The Chinese workers who helped build the Transcontinental Railroad between 1865 and 1869 are among the most important yet under-recognized figures in American History. The Chinese Railroad Workers of North America Project aims to document and share the stories of these workers through a digital archive of research documents, visualization tools, and oral histories. “Through Mountain and Desert” is a key part of this digital archive. A digital recreation of key historic sites along the tumultuous geography of the railroad, the interactive visualization pairs historical essay with virtual illustrations and interactive topography maps, allow users to experience the dramatic shifts in geography that made the transcontinental railroading such a feat of engineering and human perseverance. This visualization included three primary components: historical essay, virtually reconstruction images, and interactive map. The historical essays were written by Hilton Obenzinger, American Studies scholar and associate director of the project, using various archive documents collected over time. The virtual reconstruction images were created by aligning latitude/longitude coordinates to modern-day Google maps and capturing screenshots of the present-day railroad locations. Illustration in Adobe Illustrator was then applied to create an orange line marking the railroad line over present-day terrain. Lastly, the interactive map was implemented by creative director Erik Steiner in Javascript. Juxtaposing the route map with topography accents the dramatic changes in elevation that punctuated railroad construction. The first of many data-driven storytelling tools, this visualization illustrates both the challenges and potential in applying data visualizations techniques to history.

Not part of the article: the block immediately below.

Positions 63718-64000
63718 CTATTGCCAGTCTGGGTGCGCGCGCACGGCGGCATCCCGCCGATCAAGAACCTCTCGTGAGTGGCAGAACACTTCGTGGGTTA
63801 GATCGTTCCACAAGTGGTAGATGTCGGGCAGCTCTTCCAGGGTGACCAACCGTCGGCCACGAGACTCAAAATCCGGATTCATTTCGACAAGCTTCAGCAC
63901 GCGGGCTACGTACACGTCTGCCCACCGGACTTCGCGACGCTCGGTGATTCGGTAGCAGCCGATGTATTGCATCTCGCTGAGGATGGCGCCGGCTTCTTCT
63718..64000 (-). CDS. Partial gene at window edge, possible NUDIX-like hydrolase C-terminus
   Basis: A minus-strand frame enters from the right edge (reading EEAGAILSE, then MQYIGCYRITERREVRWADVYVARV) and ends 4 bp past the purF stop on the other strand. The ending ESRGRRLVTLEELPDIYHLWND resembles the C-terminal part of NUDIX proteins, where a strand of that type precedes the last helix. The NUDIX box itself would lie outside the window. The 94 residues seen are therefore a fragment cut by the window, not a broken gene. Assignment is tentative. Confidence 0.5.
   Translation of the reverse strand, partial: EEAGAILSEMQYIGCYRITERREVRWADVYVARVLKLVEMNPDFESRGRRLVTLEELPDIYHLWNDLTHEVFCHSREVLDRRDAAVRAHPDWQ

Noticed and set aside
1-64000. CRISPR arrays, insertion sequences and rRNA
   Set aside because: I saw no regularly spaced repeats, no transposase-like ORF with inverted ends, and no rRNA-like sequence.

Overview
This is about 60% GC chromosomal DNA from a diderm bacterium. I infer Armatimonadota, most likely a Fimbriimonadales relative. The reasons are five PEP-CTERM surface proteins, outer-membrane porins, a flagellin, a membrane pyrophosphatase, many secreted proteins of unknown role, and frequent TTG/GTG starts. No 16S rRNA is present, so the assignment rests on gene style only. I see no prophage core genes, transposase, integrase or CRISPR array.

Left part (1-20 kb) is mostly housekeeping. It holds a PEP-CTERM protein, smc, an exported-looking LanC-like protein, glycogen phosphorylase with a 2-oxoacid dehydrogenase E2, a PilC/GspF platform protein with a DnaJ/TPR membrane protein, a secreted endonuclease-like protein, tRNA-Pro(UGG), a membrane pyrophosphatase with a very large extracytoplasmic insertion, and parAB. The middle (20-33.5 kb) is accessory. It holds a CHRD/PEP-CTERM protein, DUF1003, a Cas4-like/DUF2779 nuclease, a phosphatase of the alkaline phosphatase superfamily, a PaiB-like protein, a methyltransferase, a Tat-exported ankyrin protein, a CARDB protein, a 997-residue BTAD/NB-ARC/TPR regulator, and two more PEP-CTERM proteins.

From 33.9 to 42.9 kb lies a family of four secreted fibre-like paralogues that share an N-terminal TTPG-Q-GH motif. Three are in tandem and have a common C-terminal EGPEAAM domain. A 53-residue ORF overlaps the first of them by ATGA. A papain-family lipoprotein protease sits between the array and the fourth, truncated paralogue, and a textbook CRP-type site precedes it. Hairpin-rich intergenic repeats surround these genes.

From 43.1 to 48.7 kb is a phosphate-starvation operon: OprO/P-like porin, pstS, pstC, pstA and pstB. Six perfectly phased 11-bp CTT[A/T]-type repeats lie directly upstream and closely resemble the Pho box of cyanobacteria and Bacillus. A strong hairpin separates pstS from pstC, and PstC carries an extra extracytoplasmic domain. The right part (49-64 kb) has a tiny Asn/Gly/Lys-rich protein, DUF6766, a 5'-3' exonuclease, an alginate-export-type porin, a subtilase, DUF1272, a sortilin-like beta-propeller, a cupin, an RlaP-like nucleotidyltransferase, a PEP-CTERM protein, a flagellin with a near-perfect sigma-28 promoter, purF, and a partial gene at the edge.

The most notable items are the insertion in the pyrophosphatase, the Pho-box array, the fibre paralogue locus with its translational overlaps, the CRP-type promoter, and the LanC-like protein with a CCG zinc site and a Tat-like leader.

Project Link:

Student Contributor:

Stephanie Niu is a student at Stanford University studying symbolic systems and creative writing. She is a research assistant on the Chinese Railroad Workers’ Project, focusing in digital visualization techniques, web design, and visual storytelling. Her current work on the project is in creating a way to display and store oral histories of descendants of Chinese railroad workers. Outside of digital humanities, she pursues storytelling through podcast-making, poetry, and dance.